Thus he is always exempt from practicing that of which he demands of "journalists."
Things like honesty.
Well, so winds up another relentlessly silly series of posts from "The Daily Howler."ReplyDelete
Way back when all this started, Bob pointed out that Mario Rubio smeared Hillary Clinton with a ridiculous accusation that was bullshit on the face of it. He was right! Did anyone on the liberally bias panel challenge him? Has ANYONE in the liberal media? Nope. Some liberally biased panel.
Given the charges of trump and others, we would want, I think, to go back and see if Hillary Clinton was asked and stupid, unfair or condescending questions by Anderson Cooper. But nobody did, because of course She was! I don't remember Bob's new soulmate Charles Krauthhammer, one of the stupidest and most dishonest people walking the face of the earth, objecting then!
One of the panel seemed to suggest Donald Trump's campaign represented a sort of new low in idiocy in our infotainment world. Bob has suggested such a notion himself. But it was horrible to suggest something like this out in the open, because a conservative might not see it that way!
Pastor Bob is less concerned with what a Donald Trump might due to the country than that we might offend a Cicero or some other hapless soul whose contempt for America is lusty enough that he welcomes such campaigns in his party. Pastor Bob thinks we might win over such people by being real respectful to them. Except when he doesn't think so.
Hillary Clinton is going to win big but by that time The Daily Howler will have soiled his pants so often it will be wearing depends.
He just has a few readers who are idiots so it's not a problem.Delete
Lots of people went back to compare the questions asked in the Democratic debate with those asked in the Republican debate, finding them similar both in silliness and snark.Delete
Somerby is concerned about attracting independent and undecided voters, not Cicero. He thinks that framing issues in ways that don't repel such voters is a better idea than alienating them by calling them names or implying they are stupid.
I encounter a lot of politically conservative people in my daily life. They are nice people when not talking politics. They are not bigots in any obvious way, not stereotypical undereducated know-nothings (like Honey Boo-Boo's mom or the pawnshop reality stars) but middle-class well-intentioned people trying to raise their families and get by. I don't understand how they can be conservative but I also don't see them as anything like Cicero or even David in CA. I think Somerby knows such people too and is wondering how to change their minds, since there is no obvious reason why they should be voting against their own interests, for people who will not help them in their lives.
Somerby seems to think that clearer explanations of financial policy and issues affecting people will attract such voters and he thinks our incessant focus on racism and name-calling is turning them off. I have mixed feelings about whether simply explaining things to people is sufficient to change voting habits, but I dislike the way Somerby's points are being mischaracterized here. I think his approach is worth a try.
Here's your problem, though.Delete
It his very combox, staring you right in your face, is the actual exchange between Quick and Carson.
You can go ahead and believe those questions were silly and snarky because that's the narrative Bob has been selling for years.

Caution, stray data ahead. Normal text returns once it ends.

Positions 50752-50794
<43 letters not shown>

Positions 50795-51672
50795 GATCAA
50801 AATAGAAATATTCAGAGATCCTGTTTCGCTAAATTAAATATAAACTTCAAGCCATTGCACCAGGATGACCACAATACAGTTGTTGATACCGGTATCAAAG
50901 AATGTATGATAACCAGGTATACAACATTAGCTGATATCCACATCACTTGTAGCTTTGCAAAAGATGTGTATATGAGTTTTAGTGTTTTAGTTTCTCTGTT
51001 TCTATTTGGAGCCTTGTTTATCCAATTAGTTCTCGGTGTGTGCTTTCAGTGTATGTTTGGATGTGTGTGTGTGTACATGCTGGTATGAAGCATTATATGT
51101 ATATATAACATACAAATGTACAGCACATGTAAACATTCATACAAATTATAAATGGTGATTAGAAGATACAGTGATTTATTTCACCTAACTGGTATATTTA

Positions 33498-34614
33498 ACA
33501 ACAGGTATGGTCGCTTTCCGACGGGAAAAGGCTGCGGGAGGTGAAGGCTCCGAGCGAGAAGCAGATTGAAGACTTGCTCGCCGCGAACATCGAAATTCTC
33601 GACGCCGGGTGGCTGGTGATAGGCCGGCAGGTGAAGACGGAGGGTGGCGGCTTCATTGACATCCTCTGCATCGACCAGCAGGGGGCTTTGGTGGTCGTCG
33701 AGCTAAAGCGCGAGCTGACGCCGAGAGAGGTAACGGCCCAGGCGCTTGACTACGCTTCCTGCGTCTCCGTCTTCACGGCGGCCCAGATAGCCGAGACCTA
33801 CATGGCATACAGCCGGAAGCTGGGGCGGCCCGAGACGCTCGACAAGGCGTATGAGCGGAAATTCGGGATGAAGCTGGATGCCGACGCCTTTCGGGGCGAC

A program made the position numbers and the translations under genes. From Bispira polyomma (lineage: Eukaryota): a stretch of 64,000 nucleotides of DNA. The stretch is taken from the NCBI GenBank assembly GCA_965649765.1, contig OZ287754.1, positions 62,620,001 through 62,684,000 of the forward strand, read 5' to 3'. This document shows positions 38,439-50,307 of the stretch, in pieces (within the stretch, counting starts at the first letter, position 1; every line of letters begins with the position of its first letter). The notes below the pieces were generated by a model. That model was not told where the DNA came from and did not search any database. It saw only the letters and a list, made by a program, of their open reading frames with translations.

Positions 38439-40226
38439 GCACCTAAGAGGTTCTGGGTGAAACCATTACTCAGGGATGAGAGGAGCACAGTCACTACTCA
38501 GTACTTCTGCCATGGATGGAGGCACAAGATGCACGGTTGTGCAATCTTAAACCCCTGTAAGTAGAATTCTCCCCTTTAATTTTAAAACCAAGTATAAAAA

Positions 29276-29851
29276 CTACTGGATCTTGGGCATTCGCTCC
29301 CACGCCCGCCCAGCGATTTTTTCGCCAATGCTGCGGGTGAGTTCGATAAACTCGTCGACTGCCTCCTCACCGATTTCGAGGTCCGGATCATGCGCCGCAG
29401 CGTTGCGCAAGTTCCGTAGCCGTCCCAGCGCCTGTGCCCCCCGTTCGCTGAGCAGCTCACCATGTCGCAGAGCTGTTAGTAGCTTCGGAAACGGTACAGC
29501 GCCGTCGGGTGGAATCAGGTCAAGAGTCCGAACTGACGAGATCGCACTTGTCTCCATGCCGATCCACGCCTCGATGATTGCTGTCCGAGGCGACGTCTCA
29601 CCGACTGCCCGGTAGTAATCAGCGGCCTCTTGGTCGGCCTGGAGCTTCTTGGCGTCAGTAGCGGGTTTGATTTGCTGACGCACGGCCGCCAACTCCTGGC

And you can yearn along with Somerby for "clearer explanations of financial policy and issues."
But you got the exchange right in your face. And I don't see how Quick could have asked better questions of a plan Somerby himself deems "crazy."
As for Somerby's "approach", what is it exactly? He constantly urges "liberals" to adhere to some sort of vague rules, then he turns around and writes the vilest insults about people he disagrees with.
Yes, it would be a swell, lovely world if we all follow the "approach" Bob preaches.
But the "approach" he practices? We have far too much of that already, don't we?
"stereotypical undereducated know-nothings (like Honey Boo-Boo's mom or the pawnshop reality stars)"Delete
Yep, more of that famous Somerby "approach."
Well, thanks for the response, but it seems to go beyond that with Bob. He has his own dubious prejudices and is quite willing to go the uncivil road when he's in the mood. He's right, in general of course, it's better to stick to sound arguments and civil discourse even if it doesn't work. Cussing these people out doesn't "work" either. What's tiresome is that he becomes, especially in light of his own playbook, very pious.Delete
I didn't, really, see anyone go back to the dopey or snarky questions Cooper asked the Dem candidates, since they did well, he was given high marks by the TV jaw flappers I saw. But a good political mind can make that stuff work for you, while a hack only complains.
Go easy on Bob: he's an unfortunate product of the Soviet mind hive.Delete
So, can anyone tell me how much Somerby has written about coverage of any of the other Republican Presidential debates.ReplyDelete
Wasn't there some controversy over questions at the first debate? What kind of bias did Bob say that might have looked like?
"musings on the mainstream "press corps" and the american discourse"Delete
Somerby doesn't cover the debates. He covers issues that interest him about the way the media covers politics. You can go back and see what Somerby said around the time of the first debate.
And according to this latest week-long series, it's questionable whether Bob even watched the debate he has written about.Delete
But then again, it is is always nice to learn once again that Bob is excused from knowing a damned thing about what he is writing about.
Well, there's discourse and there's dat course (the actual debate). As a loyal Bobfan member of the Soviet mind hive, I'm here to set you straight: he's only responsible for knowing about the discourse.Delete